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Studies Link Actos To Bladder Cancer

Following an FDA safety announcement regarding Actos in summer 2011, the French Medicines Agency suspended sales of the drug and, later that summer, manufacturer Takeda implemented a recall of Actos in France. It was about that time that patients began seeking legal advice in an effort to hold Takeda liable for their injuries.

The FDA safety announcement that preceded the French action was released on June 15, 2011. In it patients and physicians were warned of the potential link between the diabetes drug Actos with bladder cancer. At the time, the agency based their statement on the results of an ongoing epidemiological study that found an increased risk in those using the drug for more than a year, and for those using the highest doses.

A Canadian study shows a raised risk of bladder cancer

In the latest analysis of study results, the Canada Research Chair in Diabetes Health Outcomes, the lead author Jeffrey A. Johnson and his colleagues reviewed the data from ten studies on drugs like Actos (called “thiazolidinediones”). Participants in the study totaled 2.6 million, with 3,643 diagnosed with bladder cancer. Overall, the researchers found that Actos increased the risk of bladder cancer by 22 percent.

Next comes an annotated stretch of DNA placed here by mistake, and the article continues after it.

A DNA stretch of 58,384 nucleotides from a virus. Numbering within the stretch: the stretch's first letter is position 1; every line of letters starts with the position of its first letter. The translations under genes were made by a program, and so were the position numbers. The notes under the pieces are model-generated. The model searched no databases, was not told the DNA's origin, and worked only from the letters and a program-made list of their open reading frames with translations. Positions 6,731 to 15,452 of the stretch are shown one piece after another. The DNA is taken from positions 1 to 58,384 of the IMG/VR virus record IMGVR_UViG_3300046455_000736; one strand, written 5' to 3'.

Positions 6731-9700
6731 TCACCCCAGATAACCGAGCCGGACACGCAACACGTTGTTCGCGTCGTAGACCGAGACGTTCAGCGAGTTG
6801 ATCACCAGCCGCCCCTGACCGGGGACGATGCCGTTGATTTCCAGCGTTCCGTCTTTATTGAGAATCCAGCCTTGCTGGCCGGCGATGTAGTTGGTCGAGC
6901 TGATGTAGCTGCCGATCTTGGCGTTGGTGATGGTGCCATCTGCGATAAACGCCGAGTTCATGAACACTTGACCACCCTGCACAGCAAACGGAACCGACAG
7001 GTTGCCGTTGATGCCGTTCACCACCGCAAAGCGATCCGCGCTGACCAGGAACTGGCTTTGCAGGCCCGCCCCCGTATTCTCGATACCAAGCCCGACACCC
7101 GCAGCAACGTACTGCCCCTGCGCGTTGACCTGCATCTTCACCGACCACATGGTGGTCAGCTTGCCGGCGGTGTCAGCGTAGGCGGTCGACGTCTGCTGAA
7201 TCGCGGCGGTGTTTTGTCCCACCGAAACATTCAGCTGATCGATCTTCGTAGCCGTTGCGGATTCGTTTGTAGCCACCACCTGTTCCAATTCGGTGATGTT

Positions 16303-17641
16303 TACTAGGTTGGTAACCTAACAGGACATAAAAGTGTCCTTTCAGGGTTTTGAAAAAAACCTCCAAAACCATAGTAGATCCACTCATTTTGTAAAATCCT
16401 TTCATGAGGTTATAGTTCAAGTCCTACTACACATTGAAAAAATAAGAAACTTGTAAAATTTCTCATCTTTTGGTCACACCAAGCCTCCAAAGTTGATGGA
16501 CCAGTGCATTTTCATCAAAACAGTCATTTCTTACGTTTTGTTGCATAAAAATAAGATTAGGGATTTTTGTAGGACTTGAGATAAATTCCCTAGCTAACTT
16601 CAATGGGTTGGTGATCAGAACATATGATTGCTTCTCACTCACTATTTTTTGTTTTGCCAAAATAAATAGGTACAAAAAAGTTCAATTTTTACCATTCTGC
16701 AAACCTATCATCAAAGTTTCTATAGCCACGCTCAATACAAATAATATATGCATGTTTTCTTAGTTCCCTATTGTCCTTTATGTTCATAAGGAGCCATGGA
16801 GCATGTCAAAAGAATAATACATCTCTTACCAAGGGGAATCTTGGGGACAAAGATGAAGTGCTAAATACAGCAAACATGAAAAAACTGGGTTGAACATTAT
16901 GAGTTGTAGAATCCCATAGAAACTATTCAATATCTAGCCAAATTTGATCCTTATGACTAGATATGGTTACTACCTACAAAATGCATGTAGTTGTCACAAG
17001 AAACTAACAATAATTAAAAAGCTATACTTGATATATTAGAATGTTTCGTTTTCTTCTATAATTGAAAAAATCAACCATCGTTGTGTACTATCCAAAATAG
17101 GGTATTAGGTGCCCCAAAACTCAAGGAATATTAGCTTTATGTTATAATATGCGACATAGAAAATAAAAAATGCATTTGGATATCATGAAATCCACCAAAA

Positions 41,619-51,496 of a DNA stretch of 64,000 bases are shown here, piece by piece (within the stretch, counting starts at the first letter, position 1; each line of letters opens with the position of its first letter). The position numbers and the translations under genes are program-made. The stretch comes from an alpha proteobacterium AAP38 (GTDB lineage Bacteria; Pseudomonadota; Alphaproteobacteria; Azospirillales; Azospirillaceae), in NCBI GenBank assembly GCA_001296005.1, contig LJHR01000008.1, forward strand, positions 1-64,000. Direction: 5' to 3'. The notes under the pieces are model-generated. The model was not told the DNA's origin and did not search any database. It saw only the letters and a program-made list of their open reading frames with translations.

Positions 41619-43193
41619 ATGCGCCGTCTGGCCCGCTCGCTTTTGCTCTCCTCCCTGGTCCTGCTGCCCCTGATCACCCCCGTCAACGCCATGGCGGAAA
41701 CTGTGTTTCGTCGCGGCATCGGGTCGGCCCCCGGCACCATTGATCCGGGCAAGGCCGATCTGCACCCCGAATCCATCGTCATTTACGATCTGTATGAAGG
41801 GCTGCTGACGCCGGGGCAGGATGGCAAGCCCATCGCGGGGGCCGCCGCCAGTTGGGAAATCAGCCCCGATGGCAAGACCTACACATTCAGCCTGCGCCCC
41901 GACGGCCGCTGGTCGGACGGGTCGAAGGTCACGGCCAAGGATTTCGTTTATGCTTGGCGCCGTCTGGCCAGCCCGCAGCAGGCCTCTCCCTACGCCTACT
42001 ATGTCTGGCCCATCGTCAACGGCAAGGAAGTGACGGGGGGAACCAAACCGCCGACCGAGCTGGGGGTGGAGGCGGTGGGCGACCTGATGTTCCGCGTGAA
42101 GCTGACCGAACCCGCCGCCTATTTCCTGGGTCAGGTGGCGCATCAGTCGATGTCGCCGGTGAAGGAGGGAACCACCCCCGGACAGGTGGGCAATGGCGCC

The Canadian analysis of previously published studies confirms the link, concluding that taking Actos raised the risk of bladder cancer by about one-fifth. The study was published in the July 3, 2012 issue of the Canadian Medical Association Journal.

Other studies and a theory of why Actos may cause bladder cancer

These study results come on the heels of another study published in the May 31, 2012 issue of the British Medical Journal. In that study on bladder cancer and Actos, researchers at McGill University in Montreal tracked over 115,000 patients, and found that those taking Actos for more than two years doubled their risk of bladder cancer.

In addition, they reported that type II diabetes patients using Actos were at an 83 percent higher risk of the disease than those who had never taken the medication. They added that these results were specific to Actos, as Avandia—another similar diabetes drug—didn’t result in an elevated risk.

Actos attorneys are likely to use these studies to support claims made in their filings. Researchers aren’t sure why Actos may increase the risk of bladder cancer, but they have a theory according to some animal studies. Actos may potentially open the door to cancer development by causing crystals to form that may irritate the bladder.


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